Take a look at what has recently been added to Ancestry.  One item which particularly interested me is the "All London, England, Selected Poor Law Removal and Settlement Records, 1698-1922"  Although this was new in August I must have overlooked it.  It can be useful because with so many making their way to London to make their fortune but failing - it shows how many were sent back to their home parish. Don't rely on the index - the names of their home parish is often hidden in the description and not transcribed.

Each newsletter I ask for members to share resources which they have found useful with very limited success.

Free Help Session at Weston Library

A reminder that this Saturday, November 4th between 2.00pm and 3,30pm our volunteers will be at the library to assist anyone, member or not with their family history research.  As the library gives you access to Ancestry and Findmypast this is a marvellous opportunity for you to discuss your problems with helpers who can guide you through these resources and those available in the library.  As I have said elsewhere in this newsletter the Electoral Rolls and street directories which are on the shelves can be a tremendous help when searching for 20th century relatives.  

Next Workshop

The next workshop is scheduled for Wednesday 22nd June at 7.30pm. when the speaker will be our current Chair,  Jenny Towey who will let us into some of the secrets of using DNA to research our family. The title is "Organising your DNA matches" and as I have already heard this talk I can tell you that it is excellent and well worth your time if you are puzzled by how to work with your DNA results.

I was horrified at the low number who attended our October Zoom Workshop on Wrington – I think it was 5! What must the speaker have thought?

December Meeting Wed 13th at 2.30 p.m. at our Lady of Lourdes Church Hall

This is a reminder that our December meeting is a chance for you to talk about your family heirlooms - celebrate and share your successes or explain your brickwalls to get help from your fellow members. There will be a Quiz to sharpen your brains, a raffle (Bring any donations to the AGM or to that meeting - Grace Rubery will be delighted to receive them).- and suitable refreshments. But as they used to say on a now forgotten TV program - "chiefly yourselves" - was it the Good Old days? Non members will be welcome.

Please add comments or anything which I have forgotten that you wish to share with other members.

News TopicMonthly Update
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WWII Blitz casualties' descendants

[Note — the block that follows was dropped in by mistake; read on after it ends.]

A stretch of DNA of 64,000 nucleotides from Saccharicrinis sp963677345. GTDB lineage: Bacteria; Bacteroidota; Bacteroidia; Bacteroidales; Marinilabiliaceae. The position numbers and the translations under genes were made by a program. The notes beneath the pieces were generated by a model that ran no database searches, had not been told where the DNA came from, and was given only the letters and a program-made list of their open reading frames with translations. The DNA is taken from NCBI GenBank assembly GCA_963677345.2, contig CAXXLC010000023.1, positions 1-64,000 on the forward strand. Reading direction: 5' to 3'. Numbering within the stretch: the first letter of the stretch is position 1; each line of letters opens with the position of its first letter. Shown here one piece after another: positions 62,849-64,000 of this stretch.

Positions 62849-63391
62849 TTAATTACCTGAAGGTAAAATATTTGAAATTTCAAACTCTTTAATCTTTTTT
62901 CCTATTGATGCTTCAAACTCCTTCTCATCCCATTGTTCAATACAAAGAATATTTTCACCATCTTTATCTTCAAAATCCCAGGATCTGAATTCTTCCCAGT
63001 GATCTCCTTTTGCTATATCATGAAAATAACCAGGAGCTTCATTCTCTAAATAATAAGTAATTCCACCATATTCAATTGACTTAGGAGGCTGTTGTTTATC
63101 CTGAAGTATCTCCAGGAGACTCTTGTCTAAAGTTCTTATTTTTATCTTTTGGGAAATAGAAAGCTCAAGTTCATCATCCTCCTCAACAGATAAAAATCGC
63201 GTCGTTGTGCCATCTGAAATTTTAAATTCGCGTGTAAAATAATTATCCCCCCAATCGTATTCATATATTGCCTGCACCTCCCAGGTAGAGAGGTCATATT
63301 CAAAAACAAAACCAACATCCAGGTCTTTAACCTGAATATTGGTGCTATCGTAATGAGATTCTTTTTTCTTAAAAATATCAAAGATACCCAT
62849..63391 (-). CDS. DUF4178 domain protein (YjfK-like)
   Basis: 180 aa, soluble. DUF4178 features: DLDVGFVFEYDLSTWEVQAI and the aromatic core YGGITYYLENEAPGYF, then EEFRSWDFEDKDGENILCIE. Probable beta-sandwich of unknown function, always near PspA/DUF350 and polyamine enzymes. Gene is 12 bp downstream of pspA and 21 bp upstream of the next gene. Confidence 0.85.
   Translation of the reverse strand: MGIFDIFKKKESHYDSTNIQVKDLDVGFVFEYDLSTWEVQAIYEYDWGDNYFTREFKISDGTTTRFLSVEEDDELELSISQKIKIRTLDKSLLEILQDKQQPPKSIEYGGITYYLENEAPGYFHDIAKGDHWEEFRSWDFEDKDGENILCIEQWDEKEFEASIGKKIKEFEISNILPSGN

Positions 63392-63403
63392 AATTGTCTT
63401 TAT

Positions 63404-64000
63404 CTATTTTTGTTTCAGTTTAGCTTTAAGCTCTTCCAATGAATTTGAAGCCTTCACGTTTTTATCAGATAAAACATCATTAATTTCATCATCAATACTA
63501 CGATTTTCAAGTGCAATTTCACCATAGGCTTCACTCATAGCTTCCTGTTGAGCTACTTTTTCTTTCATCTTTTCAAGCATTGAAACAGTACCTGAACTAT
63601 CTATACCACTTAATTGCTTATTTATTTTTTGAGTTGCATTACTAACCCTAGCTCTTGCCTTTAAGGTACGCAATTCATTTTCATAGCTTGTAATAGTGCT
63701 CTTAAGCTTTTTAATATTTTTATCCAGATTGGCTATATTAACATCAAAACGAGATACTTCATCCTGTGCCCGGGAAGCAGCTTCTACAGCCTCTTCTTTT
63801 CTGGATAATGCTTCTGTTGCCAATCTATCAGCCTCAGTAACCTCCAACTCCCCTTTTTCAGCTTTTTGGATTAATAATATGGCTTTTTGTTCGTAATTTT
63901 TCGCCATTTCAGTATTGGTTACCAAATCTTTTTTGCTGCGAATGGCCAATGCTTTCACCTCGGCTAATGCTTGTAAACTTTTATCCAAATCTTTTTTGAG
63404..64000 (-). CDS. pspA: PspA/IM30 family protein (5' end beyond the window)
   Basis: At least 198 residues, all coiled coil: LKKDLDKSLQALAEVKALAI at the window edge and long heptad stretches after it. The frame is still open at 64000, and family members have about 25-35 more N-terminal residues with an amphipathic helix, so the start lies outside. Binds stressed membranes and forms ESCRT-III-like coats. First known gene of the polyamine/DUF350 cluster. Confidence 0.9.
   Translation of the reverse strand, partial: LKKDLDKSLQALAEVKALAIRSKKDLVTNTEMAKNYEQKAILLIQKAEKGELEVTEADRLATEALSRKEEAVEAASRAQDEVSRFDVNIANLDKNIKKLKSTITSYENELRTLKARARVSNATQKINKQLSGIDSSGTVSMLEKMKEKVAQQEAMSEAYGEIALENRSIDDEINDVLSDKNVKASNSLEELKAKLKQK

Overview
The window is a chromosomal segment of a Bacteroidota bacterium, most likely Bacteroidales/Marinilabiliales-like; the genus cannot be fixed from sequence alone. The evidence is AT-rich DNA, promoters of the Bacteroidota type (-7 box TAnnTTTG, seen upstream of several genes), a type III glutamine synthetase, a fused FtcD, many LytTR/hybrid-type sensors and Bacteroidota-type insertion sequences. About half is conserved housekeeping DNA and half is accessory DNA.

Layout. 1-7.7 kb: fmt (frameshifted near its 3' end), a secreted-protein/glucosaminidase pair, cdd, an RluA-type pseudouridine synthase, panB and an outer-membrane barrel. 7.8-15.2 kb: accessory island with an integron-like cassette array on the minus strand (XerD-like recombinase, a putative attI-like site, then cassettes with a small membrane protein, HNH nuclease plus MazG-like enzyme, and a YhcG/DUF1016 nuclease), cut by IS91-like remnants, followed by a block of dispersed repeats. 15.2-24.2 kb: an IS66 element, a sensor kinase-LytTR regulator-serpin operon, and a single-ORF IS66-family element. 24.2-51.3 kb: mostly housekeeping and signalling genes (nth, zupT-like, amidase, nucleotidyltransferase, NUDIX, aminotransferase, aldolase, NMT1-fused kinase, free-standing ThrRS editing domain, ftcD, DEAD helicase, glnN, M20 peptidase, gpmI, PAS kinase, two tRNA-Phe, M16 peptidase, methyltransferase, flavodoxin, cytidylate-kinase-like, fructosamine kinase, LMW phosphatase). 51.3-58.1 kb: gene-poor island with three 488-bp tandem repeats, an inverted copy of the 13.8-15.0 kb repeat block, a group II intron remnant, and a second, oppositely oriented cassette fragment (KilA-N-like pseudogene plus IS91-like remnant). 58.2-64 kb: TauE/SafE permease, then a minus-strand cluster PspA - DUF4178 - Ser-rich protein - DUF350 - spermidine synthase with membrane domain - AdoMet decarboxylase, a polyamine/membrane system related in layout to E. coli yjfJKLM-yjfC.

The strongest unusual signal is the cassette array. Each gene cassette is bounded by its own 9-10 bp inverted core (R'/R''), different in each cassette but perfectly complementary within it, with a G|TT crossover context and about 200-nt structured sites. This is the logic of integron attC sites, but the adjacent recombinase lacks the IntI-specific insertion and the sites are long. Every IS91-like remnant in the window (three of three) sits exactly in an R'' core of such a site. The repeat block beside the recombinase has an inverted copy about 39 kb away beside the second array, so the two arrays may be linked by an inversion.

published by Jenny Towey on Fri, 13/10/2023 - 12:32

There is an interest in the casualties of the bombing in Weston from the Weston branch of the Royal British Legion. 

This Society has uploaded a list of the fatalities from that Blitz bombing onto this website. A version can be seen here   

Are there any relatives or descendants in this group or do you know of any?  (not all were from this area)

Please contact Pat Hase, who is co-ordinating this research (so that you don't end up researching someone who is already known to us).

Many thanks.

pathase38@gmail.com

News TopicGeneral
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October 2023 Newsletter
published by Pat Hase on Sat, 30/09/2023 - 22:58

40th Celebration Dinner and Brian Austin

The Dinner at the Grand Atlantic Hotel went very well was enjoyed by those who could make it.  Thank you to Peter de Dulin for arranging the celebration. A short tribute was made to Brian Austin whose sudden death had shocked us all a few days  previously. 40 years is a considerable achievement for any Society and in talking to Brian about our celebrations back in May, he had been delighted and surprised that what had started as one of his classes had lasted so long!  Does anyone have any photographs of the Dinner?

Future of the Society

Members will have received an email from the Jenny Towey, Chair of this Society entitled “The future of this Society” and Facebook members will also have seen the same message from her. As a co-opted committee member,  I have had the pleasure taking part in Committee Meetings over the past years and have seen the stress of maintaining a viable society during the pandemic when so much changed. All members should offer a tremendous vote of thanks to the existing committee for the way it has supported you while juggling personal problems and pressure on their time.  Consequently, we need new committee members to prevent the Society from collapsing so soon after celebrating 40 years.  You do not need to be widely experienced in family history research but just to have ideas about what you would expect from a Society, how to achieve it, how to energise members into supporting it and how to attract younger members.  Please think about it.